Great Commission

In Christianity, the Great Commission is the instruction of the resurrected Jesus Christ to his disciples to spread his teachings to all the nations of the world. The most famous version of the Great Commission is in Matthew 28:16–20, where on a mountain in Galilee Jesus calls on his followers to make disciples of and baptize all nations in the name of the Father, the Son, and the Holy Spirit.

The Great Commission is similar to the episodes of the commissioning of the Twelve Apostles found in the other Synoptic Gospels, though with significant differences. Luke also has Jesus dispatching disciples during his ministry, sending them to all the nations and giving them power over demons, including the Seventy disciples. The dispersion of the Apostles in the traditional ending of Mark is thought to be a 2nd-century summary based on Matthew and Luke.

It has become a tenet in Christian theology emphasizing ministry, missionary work, evangelism, and baptism. The apostles are said to have dispersed from Jerusalem and founded the apostolic sees. Preterists believe that the Great Commission and other Bible prophecies were fulfilled in the 1st century while futurists believe Bible prophecy is yet to be fulfilled at the Second Coming.

Some researchers of the historical Jesus see the Great Commission as reflecting not Jesus' words but rather the Christian community in which each gospel was written. (See Sayings of Jesus.) Some scholars, such as John Dominic Crossan, assert that Jesus did commission the apostles during his lifetime, as reported in the Gospels. Others, however, see even these lesser commissions as representing Christian invention rather than history.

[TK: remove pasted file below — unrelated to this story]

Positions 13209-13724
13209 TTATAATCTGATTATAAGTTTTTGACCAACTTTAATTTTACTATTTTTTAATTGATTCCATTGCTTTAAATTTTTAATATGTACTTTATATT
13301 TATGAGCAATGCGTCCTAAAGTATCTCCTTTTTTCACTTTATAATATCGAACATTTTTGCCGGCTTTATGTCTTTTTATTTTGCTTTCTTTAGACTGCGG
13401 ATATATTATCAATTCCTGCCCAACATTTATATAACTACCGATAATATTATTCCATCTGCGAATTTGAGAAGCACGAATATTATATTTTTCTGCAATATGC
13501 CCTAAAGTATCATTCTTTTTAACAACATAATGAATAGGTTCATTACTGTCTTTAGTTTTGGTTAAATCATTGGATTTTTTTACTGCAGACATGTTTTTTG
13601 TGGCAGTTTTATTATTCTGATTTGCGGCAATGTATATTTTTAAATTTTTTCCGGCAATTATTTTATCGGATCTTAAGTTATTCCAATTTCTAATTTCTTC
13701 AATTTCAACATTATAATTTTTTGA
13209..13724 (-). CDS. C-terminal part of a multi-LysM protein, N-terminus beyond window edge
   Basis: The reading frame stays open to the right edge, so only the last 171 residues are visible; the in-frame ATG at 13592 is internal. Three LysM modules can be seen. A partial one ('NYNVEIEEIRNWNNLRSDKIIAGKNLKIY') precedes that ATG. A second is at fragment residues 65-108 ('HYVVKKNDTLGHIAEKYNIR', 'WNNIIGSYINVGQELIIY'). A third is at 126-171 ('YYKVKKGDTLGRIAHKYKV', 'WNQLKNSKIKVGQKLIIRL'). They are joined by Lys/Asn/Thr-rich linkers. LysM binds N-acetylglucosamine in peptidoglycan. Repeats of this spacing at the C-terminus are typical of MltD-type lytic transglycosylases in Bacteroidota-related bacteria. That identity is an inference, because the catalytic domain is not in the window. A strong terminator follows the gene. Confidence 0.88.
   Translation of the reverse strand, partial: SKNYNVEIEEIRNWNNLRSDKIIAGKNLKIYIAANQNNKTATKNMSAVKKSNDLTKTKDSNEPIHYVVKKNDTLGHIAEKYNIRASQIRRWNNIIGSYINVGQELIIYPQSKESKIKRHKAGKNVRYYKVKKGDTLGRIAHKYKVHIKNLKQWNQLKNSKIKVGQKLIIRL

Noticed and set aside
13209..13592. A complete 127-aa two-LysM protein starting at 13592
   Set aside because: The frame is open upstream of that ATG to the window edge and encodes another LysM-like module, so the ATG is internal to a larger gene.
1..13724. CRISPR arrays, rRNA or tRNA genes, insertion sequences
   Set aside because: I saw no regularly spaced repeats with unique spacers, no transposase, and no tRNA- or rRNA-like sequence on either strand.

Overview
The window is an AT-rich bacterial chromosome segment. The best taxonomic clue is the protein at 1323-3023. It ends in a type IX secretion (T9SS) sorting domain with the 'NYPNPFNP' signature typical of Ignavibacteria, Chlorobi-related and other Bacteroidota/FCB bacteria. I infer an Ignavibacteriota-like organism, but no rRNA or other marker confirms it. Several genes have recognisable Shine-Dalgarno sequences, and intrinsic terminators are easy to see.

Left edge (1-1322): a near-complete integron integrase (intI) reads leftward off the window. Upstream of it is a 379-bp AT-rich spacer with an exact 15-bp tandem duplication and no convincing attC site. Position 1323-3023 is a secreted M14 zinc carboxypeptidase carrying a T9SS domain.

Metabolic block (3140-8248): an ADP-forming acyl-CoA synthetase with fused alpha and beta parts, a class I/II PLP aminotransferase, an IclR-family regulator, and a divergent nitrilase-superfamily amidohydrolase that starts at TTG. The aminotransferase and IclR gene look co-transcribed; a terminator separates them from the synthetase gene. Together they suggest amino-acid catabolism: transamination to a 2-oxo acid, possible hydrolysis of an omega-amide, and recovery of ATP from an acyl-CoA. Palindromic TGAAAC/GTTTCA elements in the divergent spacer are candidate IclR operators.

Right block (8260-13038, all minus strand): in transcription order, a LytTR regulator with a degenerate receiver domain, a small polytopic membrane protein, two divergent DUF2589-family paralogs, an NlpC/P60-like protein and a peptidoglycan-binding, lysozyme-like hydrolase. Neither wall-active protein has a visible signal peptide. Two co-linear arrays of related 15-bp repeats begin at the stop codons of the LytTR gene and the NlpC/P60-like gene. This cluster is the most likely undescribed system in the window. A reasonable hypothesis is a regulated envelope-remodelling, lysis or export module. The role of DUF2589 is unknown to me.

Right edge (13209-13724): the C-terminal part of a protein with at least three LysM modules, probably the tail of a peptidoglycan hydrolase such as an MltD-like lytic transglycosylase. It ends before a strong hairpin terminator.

History

It is not known who coined the term Great Commission, which was popularized by Hudson Taylor.[1]

New Testament accounts

The most familiar version of the Great Commission is depicted in Matthew 28:16–20,

Now the eleven disciples went to Galilee, to the mountain to which Jesus had directed them. And when they saw him they worshiped him, but some doubted. And Jesus came and said to them, “All authority in heaven and on earth has been given to me. Go therefore and make disciples of all nations, baptizing them in the name of the Father and of the Son and of the Holy Spirit, teaching them to observe all that I have commanded you. And behold, I am with you always, to the end of the age.”

According to Matthew 10, Jesus commanded His disciples to proclaim the arrival of the kingdom of God and to "heal the sick, raise the dead, cleanse lepers, and cast out demons..." Mark 6 and Luke 9 also record this instruction. The Great Commission is the commandment to proclaim good news - the kingdom has come and it has come with demonstration of power. Later, Paul prophesied that one of the signs of the last days would be that mention of the power of God would be silenced. He warned Timothy to not associate with those who have a form of godliness but do not speak of the power (2 Timothy 3:5). To the Corinthians, he said he did not come with eloquence or wisdom but with "demonstration of the power of the Spirit so that faith would rest not on human wisdom but on the power of God." (1 Corinthians 2:4)

Other versions of the Great Commission are found in Mark 16:14–18, Luke 24:44–49, Acts 1:4–8, and John 20:19–23. In Luke, Jesus tells the disciples to preach repentance and forgiveness, and promises that they will have divine power. In John, Jesus says the disciples will have the Holy Spirit and the authority to forgive sins and to withhold forgiveness.[2] In Acts, Jesus promises the disciples that the Holy Spirit will inspire them. All these passages are composed as words of Christ spoken after his resurrection.